Lowvelder ( South Africa )

Rhinos killed near restcamp

Two rhino carcasses found in close proximity to each other and a major public road may indicate a new level of audacity in the actions of poachers in the Kruger National Park.

August 24, 2018

MALALANE – The carcasses were found about 1,2 kilometres from each other, one last Thursday and the other last Friday, almost within sight of both Malalane Rest Camp and the Berg-en-Dal – Malalane Road (S110).

Evidence on the scenes suggests that the incidents took place within a day or two of each other and were probably executed by the same perpetrators.

These were the first poaching incidents in more than a year in that area.

Frik Rossouw, SANParks environmental crime-investigation services senior investigator, said on Tuesday that the second victim was an adult female white rhino with a calf of unknown age.

The latter was found alive when the carcass was discovered and removed by helicopter to a rehabilitation centre.

A routine forensic investigation of the scene was done by a team consisting of a SAPS detective and forensic investigator, as well as a tracker and environmental crime investigator.

Two spent cartridge cases were found on the second scene and one bullet was retrieved from the carcass. It seems the shot was fired from a .458 calibre firearm.

Both the animals’ horns were removed. Indications are that knives and an axe were used.

Due to scavengers that had already feasted on the carcasses, no tracks could be found, but according to Rossouw, other information gathered raises hope for a possible arrest.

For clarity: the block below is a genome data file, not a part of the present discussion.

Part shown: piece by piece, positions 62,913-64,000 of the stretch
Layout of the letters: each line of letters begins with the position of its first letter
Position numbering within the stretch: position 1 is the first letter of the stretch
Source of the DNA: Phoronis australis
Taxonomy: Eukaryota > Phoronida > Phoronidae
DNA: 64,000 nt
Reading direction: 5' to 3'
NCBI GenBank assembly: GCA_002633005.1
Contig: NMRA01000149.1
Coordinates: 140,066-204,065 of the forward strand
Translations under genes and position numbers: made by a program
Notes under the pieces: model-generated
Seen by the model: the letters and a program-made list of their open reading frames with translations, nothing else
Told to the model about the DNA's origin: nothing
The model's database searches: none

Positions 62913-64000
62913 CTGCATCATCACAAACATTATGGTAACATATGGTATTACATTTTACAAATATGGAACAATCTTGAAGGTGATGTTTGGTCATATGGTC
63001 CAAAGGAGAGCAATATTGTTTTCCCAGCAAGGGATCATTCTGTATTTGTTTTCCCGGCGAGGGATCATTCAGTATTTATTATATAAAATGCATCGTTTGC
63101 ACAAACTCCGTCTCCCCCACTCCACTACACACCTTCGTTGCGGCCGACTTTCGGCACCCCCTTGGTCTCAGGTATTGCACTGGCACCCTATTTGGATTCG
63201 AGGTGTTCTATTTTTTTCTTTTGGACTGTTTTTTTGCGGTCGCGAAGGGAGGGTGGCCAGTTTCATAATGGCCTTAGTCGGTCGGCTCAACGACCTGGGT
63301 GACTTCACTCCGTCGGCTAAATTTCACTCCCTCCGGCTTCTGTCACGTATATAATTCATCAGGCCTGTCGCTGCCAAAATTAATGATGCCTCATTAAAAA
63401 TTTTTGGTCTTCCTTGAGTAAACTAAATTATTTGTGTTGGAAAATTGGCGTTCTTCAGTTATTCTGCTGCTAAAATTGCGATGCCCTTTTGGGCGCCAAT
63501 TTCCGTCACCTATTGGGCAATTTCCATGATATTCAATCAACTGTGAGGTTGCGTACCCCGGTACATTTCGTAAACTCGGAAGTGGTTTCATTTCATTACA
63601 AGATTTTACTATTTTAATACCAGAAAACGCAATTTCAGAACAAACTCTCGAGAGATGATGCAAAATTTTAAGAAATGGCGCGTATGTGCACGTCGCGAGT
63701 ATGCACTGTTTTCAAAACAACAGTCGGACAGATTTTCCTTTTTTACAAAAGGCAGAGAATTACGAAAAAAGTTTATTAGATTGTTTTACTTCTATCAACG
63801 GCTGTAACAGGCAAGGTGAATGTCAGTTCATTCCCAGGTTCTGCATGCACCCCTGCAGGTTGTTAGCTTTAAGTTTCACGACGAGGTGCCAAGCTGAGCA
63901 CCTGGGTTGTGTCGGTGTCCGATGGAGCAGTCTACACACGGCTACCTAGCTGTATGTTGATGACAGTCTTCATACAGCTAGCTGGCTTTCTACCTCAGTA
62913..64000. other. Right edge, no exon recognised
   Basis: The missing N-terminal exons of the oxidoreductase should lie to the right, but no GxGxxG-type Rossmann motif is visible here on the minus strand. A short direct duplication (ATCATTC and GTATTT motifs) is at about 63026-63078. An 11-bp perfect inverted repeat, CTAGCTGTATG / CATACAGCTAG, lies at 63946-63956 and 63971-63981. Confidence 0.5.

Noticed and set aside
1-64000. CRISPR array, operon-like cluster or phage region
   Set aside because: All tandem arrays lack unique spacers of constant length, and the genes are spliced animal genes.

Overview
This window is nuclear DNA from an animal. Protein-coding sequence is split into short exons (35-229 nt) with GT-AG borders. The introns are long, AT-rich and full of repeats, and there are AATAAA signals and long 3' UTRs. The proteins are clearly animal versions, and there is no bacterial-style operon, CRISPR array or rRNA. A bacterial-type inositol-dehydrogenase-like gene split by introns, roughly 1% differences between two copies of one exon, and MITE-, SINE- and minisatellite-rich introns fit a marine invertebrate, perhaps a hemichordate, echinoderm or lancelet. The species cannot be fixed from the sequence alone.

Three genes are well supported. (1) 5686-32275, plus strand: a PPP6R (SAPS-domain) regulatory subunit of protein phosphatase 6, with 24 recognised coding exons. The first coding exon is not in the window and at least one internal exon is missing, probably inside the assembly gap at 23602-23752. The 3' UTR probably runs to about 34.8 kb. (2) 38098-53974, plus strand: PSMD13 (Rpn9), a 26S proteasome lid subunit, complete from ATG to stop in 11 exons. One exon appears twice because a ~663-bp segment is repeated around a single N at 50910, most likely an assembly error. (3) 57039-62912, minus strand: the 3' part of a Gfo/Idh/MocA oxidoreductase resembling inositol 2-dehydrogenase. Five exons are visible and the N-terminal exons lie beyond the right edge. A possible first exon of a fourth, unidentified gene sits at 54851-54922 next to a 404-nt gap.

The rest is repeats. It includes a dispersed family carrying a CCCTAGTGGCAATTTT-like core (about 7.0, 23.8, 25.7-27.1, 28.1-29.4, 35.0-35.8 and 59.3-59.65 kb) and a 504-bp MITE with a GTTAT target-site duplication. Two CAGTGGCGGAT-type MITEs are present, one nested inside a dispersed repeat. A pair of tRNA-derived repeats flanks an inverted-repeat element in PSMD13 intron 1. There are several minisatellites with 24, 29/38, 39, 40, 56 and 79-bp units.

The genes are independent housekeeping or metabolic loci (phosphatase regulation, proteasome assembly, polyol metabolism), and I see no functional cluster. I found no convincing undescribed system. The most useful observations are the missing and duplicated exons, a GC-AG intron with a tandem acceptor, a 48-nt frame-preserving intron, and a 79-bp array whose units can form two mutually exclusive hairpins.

He also told journalists accompanying the investigating team that a “smart fence”, that is one that would record any movement over it instead of just keeping animals in, would be a major help in the war against poaching.

Such a fence would, however, cost in the region of R1 million per kilometre.

Even that would only deter level-one poaching activities, since the perpetrators entering the park do so on command of levels three and higher.

In this regard Ike Phaala, media specialist of SANParks, said the organisation was highly pleased with a recent breakthrough when national parks and the Hawks arrested two so-called kingpins in June.

“We believe it will also lead to more arrests,” he said. “In the quest to curb poaching and arrest perpetrators, collaboration between the neighbouring countries is also of utmost importance.”

• Although not directly related to this incident, the MozParks Foundation announced on its Facebook page on Wednesday that its anti-poaching team at Sabie Game Park (in Mozambique) arrested a poacher armed with a silenced .375 rifle, ammunition and an axe. He also carried two changes of shoes to mislead tracking teams and enough food to last a few days.

MozParks Foundation was formed by the directors of Sabie Game Park and its associates to provide support to the private investors of wildlife conservation areas in their efforts to protect the conservation areas.